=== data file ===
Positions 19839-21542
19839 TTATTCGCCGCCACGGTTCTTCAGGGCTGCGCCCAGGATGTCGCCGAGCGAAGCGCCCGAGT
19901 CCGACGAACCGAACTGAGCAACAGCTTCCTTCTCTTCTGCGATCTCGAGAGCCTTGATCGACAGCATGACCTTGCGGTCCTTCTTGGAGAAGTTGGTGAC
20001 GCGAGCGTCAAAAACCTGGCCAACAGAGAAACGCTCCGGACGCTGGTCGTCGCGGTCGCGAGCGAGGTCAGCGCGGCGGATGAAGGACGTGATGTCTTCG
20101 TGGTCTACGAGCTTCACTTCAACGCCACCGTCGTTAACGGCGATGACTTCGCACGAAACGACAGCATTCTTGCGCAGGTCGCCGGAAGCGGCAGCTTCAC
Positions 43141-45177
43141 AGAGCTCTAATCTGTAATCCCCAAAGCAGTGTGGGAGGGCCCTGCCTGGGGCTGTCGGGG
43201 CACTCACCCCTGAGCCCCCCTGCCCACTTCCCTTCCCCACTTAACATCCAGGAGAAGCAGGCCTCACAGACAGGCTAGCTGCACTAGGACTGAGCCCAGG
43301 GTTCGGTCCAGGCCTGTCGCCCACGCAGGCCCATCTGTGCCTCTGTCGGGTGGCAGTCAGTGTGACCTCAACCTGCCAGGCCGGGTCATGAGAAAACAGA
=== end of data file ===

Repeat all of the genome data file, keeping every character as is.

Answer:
Positions 19839-21542
19839 TTATTCGCCGCCACGGTTCTTCAGGGCTGCGCCCAGGATGTCGCCGAGCGAAGCGCCCGAGT
19901 CCGACGAACCGAACTGAGCAACAGCTTCCTTCTCTTCTGCGATCTCGAGAGCCTTGATCGACAGCATGACCTTGCGGTCCTTCTTGGAGAAGTTGGTGAC
20001 GCGAGCGTCAAAAACCTGGCCAACAGAGAAACGCTCCGGACGCTGGTCGTCGCGGTCGCGAGCGAGGTCAGCGCGGCGGATGAAGGACGTGATGTCTTCG
20101 TGGTCTACGAGCTTCACTTCAACGCCACCGTCGTTAACGGCGATGACTTCGCACGAAACGACAGCATTCTTGCGCAGGTCGCCGGAAGCGGCAGCTTCAC
Positions 43141-45177
43141 AGAGCTCTAATCTGTAATCCCCAAAGCAGTGTGGGAGGGCCCTGCCTGGGGCTGTCGGGG
43201 CACTCACCCCTGAGCCCCCCTGCCCACTTCCCTTCCCCACTTAACATCCAGGAGAAGCAGGCCTCACAGACAGGCTAGCTGCACTAGGACTGAGCCCAGG
43301 GTTCGGTCCAGGCCTGTCGCCCACGCAGGCCCATCTGTGCCTCTGTCGGGTGGCAGTCAGTGTGACCTCAACCTGCCAGGCCGGGTCATGAGAAAACAGA